How Uber Uses Psychological Tricks to Push Its Drivers’ Buttons - by Noam Scheiber; graphics by Jon Huang -
The New York Times
Employing hundreds of social scientists and data scientists, Uber has experimented with video game techniques, graphics and noncash rewards of little value that can prod drivers into working longer and harder — and sometimes at hours and locations that are less lucrative for them.
(…) To keep drivers on the road, the company has exploited some people’s tendency to set earnings goals — alerting them that they are ever so close to hitting a precious target when they try to log off. It has even concocted an algorithm similar to a Netflix feature that automatically loads the next program, which many experts believe encourages binge-watching. In Uber’s case, this means sending drivers their next fare opportunity before their current ride is even over.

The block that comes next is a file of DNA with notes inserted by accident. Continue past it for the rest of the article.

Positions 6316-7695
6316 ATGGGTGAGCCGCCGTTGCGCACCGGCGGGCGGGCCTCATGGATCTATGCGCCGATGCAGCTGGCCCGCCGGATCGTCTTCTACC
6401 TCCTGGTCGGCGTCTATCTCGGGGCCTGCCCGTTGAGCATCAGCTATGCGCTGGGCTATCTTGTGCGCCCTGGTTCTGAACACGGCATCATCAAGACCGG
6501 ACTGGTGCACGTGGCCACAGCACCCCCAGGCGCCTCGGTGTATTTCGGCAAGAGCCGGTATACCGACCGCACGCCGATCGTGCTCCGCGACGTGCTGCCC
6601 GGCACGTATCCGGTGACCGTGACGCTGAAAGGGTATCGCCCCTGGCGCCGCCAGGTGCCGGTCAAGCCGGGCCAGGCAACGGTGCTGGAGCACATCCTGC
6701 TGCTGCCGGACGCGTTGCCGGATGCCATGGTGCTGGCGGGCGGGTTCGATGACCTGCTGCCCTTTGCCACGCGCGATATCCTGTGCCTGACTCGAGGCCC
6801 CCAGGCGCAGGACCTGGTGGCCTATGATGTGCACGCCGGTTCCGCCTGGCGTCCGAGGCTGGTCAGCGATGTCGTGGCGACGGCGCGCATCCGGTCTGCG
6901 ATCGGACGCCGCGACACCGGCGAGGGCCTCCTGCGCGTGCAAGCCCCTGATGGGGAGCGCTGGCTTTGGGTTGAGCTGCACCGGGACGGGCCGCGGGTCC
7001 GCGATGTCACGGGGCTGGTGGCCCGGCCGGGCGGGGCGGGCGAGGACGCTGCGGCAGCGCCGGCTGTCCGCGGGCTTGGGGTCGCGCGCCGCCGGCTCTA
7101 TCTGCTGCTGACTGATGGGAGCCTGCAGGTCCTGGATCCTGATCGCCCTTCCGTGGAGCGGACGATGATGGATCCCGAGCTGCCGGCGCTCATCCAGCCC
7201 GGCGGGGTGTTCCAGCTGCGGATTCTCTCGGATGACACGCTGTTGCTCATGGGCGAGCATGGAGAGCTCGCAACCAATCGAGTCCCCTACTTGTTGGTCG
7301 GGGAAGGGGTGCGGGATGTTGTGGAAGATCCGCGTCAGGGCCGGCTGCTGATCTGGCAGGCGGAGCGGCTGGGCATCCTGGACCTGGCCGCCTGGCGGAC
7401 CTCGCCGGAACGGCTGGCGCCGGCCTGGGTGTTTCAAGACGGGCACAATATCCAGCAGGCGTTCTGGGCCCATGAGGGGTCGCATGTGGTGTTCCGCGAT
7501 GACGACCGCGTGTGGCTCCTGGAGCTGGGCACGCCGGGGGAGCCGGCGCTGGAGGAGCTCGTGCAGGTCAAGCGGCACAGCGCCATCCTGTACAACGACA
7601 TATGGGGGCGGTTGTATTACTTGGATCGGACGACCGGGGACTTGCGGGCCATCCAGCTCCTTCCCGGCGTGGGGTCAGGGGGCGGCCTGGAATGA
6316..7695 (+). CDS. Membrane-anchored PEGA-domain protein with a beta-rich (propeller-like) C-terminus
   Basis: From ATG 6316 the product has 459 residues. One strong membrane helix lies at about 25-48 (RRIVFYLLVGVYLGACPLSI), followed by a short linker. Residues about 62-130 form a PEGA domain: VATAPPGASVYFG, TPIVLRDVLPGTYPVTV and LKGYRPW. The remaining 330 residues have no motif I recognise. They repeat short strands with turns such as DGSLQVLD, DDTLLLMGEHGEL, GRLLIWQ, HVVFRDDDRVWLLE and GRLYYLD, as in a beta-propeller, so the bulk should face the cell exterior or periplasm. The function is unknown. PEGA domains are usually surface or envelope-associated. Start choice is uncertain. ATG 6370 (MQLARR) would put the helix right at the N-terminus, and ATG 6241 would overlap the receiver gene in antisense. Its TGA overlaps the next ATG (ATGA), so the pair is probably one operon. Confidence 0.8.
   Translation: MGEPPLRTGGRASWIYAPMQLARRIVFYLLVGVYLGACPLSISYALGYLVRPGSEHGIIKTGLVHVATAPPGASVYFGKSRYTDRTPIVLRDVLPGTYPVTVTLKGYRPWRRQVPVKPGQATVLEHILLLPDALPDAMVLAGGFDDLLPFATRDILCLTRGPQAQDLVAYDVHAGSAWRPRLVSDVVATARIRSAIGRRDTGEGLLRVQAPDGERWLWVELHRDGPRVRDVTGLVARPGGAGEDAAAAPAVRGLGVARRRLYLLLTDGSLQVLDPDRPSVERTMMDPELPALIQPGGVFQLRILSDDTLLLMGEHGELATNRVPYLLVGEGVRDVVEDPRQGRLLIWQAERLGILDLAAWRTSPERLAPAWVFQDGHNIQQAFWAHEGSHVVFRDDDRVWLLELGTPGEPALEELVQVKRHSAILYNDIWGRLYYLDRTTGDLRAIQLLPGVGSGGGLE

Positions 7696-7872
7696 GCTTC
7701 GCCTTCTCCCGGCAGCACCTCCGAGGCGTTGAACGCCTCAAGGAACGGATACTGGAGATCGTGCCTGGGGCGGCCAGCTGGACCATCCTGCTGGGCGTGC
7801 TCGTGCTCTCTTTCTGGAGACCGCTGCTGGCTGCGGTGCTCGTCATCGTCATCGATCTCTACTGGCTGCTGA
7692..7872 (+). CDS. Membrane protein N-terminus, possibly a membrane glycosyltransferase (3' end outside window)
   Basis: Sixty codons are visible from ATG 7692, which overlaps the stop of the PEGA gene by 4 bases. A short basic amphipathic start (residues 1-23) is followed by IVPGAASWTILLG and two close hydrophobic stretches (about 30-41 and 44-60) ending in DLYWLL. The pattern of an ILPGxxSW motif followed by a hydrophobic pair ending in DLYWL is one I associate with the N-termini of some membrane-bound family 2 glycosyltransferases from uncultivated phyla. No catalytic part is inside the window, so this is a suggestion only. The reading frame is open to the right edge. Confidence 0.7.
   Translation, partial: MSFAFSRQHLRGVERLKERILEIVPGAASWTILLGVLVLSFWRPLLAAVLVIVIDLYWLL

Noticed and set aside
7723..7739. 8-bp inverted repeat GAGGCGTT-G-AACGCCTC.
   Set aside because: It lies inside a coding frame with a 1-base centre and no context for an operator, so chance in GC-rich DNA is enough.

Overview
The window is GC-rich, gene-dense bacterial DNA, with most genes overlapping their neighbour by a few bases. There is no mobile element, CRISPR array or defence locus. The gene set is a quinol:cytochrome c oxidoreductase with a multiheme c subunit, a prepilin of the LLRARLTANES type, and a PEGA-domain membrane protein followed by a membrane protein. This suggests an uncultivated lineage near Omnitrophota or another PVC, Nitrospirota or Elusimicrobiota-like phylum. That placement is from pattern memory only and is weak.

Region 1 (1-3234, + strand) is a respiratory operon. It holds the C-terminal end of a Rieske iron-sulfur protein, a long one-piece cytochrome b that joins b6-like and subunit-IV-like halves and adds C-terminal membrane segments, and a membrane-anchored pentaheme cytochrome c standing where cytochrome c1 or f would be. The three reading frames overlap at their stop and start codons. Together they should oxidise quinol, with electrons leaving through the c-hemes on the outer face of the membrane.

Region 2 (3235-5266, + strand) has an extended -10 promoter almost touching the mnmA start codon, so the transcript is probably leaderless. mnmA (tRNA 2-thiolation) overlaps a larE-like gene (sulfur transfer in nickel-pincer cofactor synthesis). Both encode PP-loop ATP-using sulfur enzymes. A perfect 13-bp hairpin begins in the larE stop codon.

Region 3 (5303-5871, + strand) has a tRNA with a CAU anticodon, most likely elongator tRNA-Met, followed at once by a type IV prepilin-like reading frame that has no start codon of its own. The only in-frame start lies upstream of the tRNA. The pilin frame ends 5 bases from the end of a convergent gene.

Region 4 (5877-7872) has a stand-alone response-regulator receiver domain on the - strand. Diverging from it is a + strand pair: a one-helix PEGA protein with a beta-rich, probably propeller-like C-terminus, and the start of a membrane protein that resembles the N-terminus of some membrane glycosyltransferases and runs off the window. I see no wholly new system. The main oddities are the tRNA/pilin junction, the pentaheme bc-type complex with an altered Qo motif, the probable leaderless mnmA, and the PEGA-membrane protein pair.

(…) pulling psychological levers may eventually become the reigning approach to managing the American worker [Nota: pourquoi American, on sait pas]
(…) other “gig economy” platforms are also involved. Uber’s main competitor, Lyft, and popular delivery services like Postmates rely on similar approaches. So do companies and individuals posting assignments on crowdsourcing sites like Amazon Mechanical Turk (…)
Of course, many companies try to nudge consumers into buying their products and services using psychological tricks. But extending these efforts to the work force is potentially transformative.
(…) Some local managers who were men went so far as to adopt a female persona for texting drivers, having found that the uptake was higher when they did.
(…) whether they enjoy it is separate from the question of #agency — whether they have it, or whether the company does.
(…) Kelly Peters, chief executive of BEworks, a management consulting firm specializing in behavioral science, argued that the same data that makes it easier for Uber to nudge drivers into working an additional 30 or 60 minutes also makes it hard to escape the obligation to look after them.
(…) It is … not too hard to imagine a future in which massive digital platforms like Uber have an appetite for tens of millions of workers